Islands of the Southern Ocean
The Southern Ocean is the expanse of ocean surrounding Antarctica. Although not a widely familiar name (due to the lack of any permanent population, and the term's relatively recent introduction), it identifies a region that is distinct in many ways from the more hospitable Pacific, Atlantic, and Indian Oceans to the north. The Southern Ocean is formally defined as the waters south of 60°latitude, but is often broadened to include the waters containing various Subantarctic Islands south of 45°, islands with a distinctly Southern climate and geography (i.e. cold and rugged).
These islands within the Antarctic continental shelf are governed by the Antarctic Treaty.
Antarctic Peninsula area
- South Orkney Islands
- South Shetland Islands
- Peter I Island
Ross Sea area
- Ballenny Islands
- Scott Island
Southern Atlantic Ocean
- Falkland Islands (United Kingdom)
- South Georgia and the South Sandwich Islands (United Kingdom)
- Bouvet Island (Norway)
Southern Indian Ocean
- Marion Island of the Prince Edward Islands (South Africa)
- French Southern and Antarctic Lands (France)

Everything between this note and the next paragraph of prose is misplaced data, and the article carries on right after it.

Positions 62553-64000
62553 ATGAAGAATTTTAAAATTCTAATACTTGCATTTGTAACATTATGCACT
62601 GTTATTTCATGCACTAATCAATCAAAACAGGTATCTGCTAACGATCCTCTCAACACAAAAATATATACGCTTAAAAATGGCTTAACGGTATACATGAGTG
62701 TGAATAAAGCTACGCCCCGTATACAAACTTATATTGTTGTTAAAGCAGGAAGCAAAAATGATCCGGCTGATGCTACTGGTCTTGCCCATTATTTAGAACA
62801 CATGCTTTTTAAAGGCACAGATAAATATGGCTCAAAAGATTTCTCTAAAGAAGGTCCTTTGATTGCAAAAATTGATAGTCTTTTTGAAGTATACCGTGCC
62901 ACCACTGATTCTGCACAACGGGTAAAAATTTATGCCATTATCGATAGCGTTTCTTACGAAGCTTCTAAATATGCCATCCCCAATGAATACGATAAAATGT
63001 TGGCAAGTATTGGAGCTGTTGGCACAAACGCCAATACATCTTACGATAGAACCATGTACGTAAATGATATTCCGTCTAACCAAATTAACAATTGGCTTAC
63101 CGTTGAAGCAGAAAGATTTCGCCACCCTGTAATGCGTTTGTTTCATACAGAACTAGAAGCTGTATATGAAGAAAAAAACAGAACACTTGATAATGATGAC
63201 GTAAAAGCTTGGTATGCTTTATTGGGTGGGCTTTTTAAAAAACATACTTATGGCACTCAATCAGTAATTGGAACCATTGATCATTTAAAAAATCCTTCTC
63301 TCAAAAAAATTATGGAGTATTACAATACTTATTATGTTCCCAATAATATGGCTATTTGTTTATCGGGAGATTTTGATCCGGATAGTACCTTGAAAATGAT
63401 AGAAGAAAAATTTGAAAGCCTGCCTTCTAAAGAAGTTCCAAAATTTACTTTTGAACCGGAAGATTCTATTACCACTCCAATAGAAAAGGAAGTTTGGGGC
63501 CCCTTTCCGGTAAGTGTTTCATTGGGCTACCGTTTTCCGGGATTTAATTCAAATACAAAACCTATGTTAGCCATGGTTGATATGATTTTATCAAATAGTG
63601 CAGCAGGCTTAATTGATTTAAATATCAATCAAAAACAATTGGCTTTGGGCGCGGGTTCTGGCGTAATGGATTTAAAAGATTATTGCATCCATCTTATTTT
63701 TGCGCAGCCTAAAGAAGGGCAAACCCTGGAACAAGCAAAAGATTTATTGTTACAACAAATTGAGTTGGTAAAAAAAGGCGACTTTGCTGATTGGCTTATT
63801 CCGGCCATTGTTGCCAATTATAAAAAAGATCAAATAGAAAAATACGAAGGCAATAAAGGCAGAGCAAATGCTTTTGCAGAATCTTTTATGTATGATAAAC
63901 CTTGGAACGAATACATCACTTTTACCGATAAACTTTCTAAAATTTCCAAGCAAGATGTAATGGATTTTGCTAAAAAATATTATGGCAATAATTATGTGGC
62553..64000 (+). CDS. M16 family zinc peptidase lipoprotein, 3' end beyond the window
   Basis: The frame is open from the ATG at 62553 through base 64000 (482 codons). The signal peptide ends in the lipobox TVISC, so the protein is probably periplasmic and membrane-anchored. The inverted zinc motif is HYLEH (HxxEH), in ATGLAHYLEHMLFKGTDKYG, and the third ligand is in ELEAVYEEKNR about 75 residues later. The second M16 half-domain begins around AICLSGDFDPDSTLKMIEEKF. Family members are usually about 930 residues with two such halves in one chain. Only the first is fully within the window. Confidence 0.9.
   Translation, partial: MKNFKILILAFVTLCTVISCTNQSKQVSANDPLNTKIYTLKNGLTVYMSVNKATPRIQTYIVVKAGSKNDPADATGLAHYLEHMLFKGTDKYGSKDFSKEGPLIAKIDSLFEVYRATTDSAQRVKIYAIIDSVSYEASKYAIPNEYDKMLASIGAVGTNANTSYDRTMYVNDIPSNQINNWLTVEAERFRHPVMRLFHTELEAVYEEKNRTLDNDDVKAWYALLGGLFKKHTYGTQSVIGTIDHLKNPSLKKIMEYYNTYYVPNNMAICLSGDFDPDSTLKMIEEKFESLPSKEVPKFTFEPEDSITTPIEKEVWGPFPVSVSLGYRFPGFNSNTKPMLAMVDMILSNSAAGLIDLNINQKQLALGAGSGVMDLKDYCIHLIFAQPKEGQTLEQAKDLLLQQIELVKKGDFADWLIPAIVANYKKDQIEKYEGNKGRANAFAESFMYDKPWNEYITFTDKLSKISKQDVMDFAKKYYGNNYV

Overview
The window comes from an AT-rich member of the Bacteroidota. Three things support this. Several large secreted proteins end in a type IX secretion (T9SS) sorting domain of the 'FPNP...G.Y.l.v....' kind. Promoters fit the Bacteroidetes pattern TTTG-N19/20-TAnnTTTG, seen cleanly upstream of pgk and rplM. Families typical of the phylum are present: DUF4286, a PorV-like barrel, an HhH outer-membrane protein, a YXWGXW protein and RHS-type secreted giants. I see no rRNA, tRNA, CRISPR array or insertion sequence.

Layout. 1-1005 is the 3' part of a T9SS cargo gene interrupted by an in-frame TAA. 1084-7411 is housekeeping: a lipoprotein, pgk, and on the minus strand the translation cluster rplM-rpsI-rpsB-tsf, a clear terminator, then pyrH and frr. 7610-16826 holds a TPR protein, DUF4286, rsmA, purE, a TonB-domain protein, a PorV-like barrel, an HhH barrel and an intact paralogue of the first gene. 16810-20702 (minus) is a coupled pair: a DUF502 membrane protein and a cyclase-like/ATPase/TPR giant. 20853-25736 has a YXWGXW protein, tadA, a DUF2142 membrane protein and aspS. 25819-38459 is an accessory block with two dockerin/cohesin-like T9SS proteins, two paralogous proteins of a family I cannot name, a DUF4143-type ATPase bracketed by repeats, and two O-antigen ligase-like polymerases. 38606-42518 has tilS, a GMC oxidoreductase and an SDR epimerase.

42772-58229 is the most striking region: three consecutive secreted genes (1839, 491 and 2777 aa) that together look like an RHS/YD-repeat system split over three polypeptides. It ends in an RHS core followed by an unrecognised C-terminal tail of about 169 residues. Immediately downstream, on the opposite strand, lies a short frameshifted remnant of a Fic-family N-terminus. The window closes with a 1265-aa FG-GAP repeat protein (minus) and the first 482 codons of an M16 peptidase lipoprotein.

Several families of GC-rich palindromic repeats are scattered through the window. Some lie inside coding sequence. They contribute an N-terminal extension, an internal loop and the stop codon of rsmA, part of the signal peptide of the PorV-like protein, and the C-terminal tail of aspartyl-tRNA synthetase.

- Crozet Islands
- Kerguelen Archipelago
- Heard Island and McDonald Islands (Australia)
Southern Pacific Ocean
- Macquarie Island (Australia)
- Sub-Antarctic Islands (New Zealand)
- Auckland Islands
- Bounty Island
- Campbell Island
- The Antipodies
- The Snares
Visiting this area of the world generally requires careful planning and preparation. There are few, if any, permanent human inhabitants on these islands. Those that do inhabit this area of the world are often scientists and weather observers. Access to these destinations generally requires mounting an expedition. You may need permission to visit these desinations as many are wildlife sanctuaries or have unique environments. Special environmental conditions may be imposed. Travel is normally by ship as there are few landing strips for aircraft and most of the islands are beyond the range of helicopters.
The environment is extreme, with latitudes called the roaring forties, filthy fifties and screaming sixties for good reason. Storms sweeping off Antarctica, unobstructed by any land, bring cold strong winds, rain or snow and rough seas to the region. This part of the world is the preserve of deep sea fishing ships (not boats), warships on fisheries patrols, oceanographic research ships, round-the-world yachts and the occasional icebreaker on its way to Antarctica. If you get into trouble, you must be prepared to rescue yourself, as emergency rescue services may be thousands of miles and several days away.
This page was last edited at 04:07, on 20 March 2009 by Ian Sergeant. Based on work by Peter Fitzgerald, Ryan Holliday, Todd VerBeek, Ravikiran Rao, Tom Holland and Yann Forget, Wikitravel user(s) Mnd, Nils, Akubra, Nurg, Huttite and Dhum Dhum and Anonymous user(s) of Wikitravel.